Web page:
- Anna Katherine Clemmons
- 0 Shares
CHARLOTTESVILLE, Va. -- Perhaps the real step forward lay in the details at Klockner Stadium on Saturday night: the new navy warm-up T-shirts worn by Virginia lacrosse staff and players with the phrase "One Love" written in orange on the back; the national print and TV media crowding press row; the starting lineup introductions, when senior All-American Ken Clausen jumped high into the arms of his teammates, pumping his fists in readiness to let his team's play on the field answer the myriad questions surrounding their program this week.
And then, the moment of silence held before the game's start for fourth-year UVa women's lacrosse player Yeardley Love, killed 13 days ago allegedly by fourth-year men's lacrosse player George Huguely, who, rather than joining his teammates in their quest for a national championship, now sits in the Charlottesville-Albermarle County Jail, awaiting his fate.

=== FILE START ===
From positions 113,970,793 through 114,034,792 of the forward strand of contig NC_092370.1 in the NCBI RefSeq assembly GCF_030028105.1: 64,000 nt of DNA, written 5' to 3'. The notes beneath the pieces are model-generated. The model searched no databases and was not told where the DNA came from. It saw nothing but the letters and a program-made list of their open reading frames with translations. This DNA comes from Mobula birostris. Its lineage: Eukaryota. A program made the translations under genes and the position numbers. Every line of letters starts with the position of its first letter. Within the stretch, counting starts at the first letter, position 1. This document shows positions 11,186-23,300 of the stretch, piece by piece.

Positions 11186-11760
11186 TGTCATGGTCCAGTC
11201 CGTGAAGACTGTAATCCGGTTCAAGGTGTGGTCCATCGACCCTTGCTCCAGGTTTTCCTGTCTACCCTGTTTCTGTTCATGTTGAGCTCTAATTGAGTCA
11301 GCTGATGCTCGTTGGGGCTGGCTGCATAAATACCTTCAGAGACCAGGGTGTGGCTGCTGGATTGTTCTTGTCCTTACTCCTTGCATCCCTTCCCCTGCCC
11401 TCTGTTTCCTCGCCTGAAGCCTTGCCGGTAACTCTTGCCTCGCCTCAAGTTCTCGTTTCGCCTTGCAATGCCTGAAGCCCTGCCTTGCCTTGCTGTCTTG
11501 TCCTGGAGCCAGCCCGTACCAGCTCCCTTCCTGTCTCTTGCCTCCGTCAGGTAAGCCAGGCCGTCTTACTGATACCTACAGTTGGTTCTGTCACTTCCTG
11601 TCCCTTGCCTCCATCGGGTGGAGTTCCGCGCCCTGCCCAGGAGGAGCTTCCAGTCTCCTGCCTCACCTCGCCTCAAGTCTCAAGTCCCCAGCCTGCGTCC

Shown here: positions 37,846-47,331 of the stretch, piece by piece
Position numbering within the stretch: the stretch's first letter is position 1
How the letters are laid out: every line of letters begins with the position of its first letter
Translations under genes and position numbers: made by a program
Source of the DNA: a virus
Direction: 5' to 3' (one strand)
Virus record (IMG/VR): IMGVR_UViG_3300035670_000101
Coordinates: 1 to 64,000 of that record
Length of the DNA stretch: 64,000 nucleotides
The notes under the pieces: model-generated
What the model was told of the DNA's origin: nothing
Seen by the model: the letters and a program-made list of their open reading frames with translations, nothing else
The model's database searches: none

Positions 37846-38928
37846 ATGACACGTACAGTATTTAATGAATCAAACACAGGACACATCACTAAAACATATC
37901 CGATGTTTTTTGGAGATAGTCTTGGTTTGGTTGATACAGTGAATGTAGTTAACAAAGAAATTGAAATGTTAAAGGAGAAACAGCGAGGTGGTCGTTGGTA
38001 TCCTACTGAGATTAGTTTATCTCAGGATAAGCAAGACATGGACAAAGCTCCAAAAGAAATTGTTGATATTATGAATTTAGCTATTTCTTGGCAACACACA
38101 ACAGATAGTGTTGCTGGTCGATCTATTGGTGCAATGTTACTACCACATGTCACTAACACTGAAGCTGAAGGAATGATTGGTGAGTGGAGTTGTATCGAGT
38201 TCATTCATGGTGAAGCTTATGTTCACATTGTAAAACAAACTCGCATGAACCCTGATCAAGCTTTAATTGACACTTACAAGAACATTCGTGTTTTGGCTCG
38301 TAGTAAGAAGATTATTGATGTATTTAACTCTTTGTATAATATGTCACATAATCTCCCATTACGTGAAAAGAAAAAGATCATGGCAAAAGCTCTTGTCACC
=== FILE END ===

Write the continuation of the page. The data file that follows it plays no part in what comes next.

UVa coach Dom Starsia, who recently lost his father after a long illness, said that despite practicing together this week, he wasn't quite sure how his team would perform in its first game since the tragedy.
"There was no way to guarantee the result of today's game," Starsia said. "I knew we were the heavy favorites, but with everything else going on, it was certainly complicated for us. I was telling the guys that I wanted us to win so we'd have more time to help each other. It would've been really hard if we've had to disperse right now."
The top-seeded Cavaliers answered his call, looked every bit a potential national champion as they blew out MAAC conference champion Mount St. Mary's 18-4 in the first round of the NCAA tournament Saturday night.
A crowd of 3,355 (capacity is 8,000) gave the Cavaliers a standing ovation as they ran onto the field before the game, cheering loudly throughout the first half. As the lead grew, the cheers quieted but most fans remained and stood again for the team after the final whistle.
"It just felt really good to get out and play," junior Shamel Bratton said.